One day sitting at the dining room table I was inspired by a thought…could I combine my two skills (dressage and art) together? Was it possible? Had anyone ever tried it before? I couldn’t find any evidence of other riders attempting art from horseback so I decided to figure it out myself. It took me two years to actually formulate a plan and give it a try. I was lucky to have just the right horse for the challenge.

Rovandio is a Lipizzan/Andalusian cross that I have known since he was born. He was owned by my mother-in-law and over the years I started taking on more and more of his training. He has smooth gaits, is easy to ride one-handed, and loves to try new things. He never batted an eye at all the different canvases, easels (my current one is over 9 feet tall!), and eventually audiences watching us paint. Now that he is getting older (he will be 20 this summer!) we don’t paint as often but we have found a new interest in Working Equitation. He absolutely loves the challenge and it suits his personality.

Riding Rovandio while painting on horseback. Photo taken by Kimberly Chason.

What is your creative process? Does the ride inspire you or do you already have an image in mind when you start?

I start with a general idea of the design but it never turns out exactly as I imagine. But that is the nature of art…every little ‘mistake’ can turn into something beautiful so I basically just plan on having lots of them! My brush doesn’t always land where I think it will or the colors will blend in a surprising way. I have tried many different tools over the years and am always brainstorming new ideas to try. I have used brooms, car squeegees, horse brushes, and a variety of ways to hold the paint like saddle bags and custom belts. Most of my ideas don’t work but it is fun to try!

During the painting process I use dressage movements like collected canter, rein-back, piaffe, half-pass, and walk/canter pirouettes to approach the canvas so that I am mainly painting in motion. I usually ride with a bareback pad and a bitless bridle so that I can feel the movements of the horse. I am a very messy painter so I have designated clothing that I use and Rovandio gets a bath after every session to remove paint splatters.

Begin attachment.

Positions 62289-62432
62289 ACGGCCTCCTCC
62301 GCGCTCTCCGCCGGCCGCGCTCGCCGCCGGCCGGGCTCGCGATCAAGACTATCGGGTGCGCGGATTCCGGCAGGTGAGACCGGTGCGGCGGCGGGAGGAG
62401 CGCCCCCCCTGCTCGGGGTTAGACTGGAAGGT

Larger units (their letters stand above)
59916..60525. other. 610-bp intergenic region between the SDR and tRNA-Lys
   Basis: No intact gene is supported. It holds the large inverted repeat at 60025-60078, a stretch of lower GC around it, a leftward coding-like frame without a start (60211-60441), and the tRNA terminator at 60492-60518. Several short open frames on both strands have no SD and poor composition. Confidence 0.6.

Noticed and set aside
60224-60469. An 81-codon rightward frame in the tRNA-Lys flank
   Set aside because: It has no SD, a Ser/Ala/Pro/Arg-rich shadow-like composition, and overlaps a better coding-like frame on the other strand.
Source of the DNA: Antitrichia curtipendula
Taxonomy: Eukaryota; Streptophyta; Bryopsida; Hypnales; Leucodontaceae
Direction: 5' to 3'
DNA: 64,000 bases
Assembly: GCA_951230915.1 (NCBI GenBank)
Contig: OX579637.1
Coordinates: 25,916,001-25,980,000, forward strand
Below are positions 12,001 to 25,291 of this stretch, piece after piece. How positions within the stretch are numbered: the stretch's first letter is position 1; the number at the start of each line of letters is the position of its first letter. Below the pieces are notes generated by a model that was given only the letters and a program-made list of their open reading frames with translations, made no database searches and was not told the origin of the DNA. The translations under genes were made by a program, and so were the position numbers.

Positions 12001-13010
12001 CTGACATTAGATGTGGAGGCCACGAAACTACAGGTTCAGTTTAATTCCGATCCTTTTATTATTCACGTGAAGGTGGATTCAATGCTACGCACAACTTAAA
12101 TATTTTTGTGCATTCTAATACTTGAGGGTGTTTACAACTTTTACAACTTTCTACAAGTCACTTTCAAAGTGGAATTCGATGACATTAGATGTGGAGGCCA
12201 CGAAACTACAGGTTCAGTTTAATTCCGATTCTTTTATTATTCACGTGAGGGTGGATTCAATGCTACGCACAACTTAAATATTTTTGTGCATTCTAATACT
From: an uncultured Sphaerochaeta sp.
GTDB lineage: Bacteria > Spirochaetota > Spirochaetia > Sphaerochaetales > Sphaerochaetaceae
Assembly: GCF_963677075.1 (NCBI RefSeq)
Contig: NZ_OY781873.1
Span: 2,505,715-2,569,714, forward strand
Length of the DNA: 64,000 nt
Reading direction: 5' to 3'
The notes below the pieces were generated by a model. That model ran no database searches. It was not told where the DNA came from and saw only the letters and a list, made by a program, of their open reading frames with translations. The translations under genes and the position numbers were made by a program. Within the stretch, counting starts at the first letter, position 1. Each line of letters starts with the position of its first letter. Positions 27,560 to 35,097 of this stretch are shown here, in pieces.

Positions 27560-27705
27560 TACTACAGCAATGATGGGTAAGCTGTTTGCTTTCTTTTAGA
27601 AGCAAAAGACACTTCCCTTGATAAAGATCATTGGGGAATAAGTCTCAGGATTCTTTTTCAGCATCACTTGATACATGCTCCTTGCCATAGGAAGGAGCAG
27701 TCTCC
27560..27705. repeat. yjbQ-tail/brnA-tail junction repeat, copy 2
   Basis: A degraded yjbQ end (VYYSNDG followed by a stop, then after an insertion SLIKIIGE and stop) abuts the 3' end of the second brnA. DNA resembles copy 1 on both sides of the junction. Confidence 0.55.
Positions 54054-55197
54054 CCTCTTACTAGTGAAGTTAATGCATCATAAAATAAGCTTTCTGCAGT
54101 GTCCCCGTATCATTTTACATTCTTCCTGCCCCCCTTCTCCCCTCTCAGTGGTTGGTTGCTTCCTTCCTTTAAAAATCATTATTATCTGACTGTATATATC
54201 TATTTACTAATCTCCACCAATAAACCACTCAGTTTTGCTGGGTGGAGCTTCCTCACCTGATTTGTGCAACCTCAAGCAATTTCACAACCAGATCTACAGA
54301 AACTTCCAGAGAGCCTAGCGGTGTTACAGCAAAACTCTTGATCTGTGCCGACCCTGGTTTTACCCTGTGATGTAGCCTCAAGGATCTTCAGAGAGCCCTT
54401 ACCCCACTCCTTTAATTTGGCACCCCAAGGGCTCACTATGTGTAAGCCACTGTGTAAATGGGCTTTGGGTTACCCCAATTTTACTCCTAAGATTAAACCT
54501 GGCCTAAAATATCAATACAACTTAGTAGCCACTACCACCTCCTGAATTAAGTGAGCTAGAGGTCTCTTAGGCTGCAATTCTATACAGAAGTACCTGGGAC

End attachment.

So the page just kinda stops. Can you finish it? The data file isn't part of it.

Douwe painting with me. Photo taken by Kimberly Chason

I see that your horse Douwe was also a painter! How did you teach your horse to paint and what inspired that idea?

Douwe was certainly my once-in-a-lifetime soul partner. In 2008 I tragically lost two amazing horses in my life and was seriously injured resulting in depression and deciding to quit competitive riding. I was lost and in search of a new purpose. One day I came across a video of Sabine Schut-Kery performing with a Friesian and that inspired a dream… I wanted to perform with a Friesian. Two weeks later I got a call from my friend on Vinalhaven Island (tiny lobster village off the coast of Maine) about this Friesian horse that was being dangerous and the owner wanted to sell him. That was how I met Douwe. He was very difficult and became the hardest horse I have ever worked with but there is no doubt we were destined for each other. He taught me so much about patience, trust, emotional connection, and the incredible possibilities when you dive deeper into the human-horse bond. It took a few years to build his trust but we turned a corner when I started learning trick training. It helped us develop our own way of communicating. This led to painting in his later years.

Douwe after a painting session. Photo taken by Kimberly Chason.

I was inspired to try painting because of Rune the Mustang. His owner Theresa had combined different cues to help him understand what was expected. I was able to combine Douwe’s ability to pick up an object, say ‘yes’, and ‘touch’ the canvas for him to begin painting. We experimented with different size canvases, colors, and ways to make the brushes and improve our setup. It took at least a year for him to paint consistently and he was painting at liberty before he passed away. We finished one large canvas together that hangs in my entryway as a symbol of our 12 year partnership.

Sweet kisses from Douwe. Photo taken by Kimberly Chason.

Tell me a little bit about the most important horses in your life.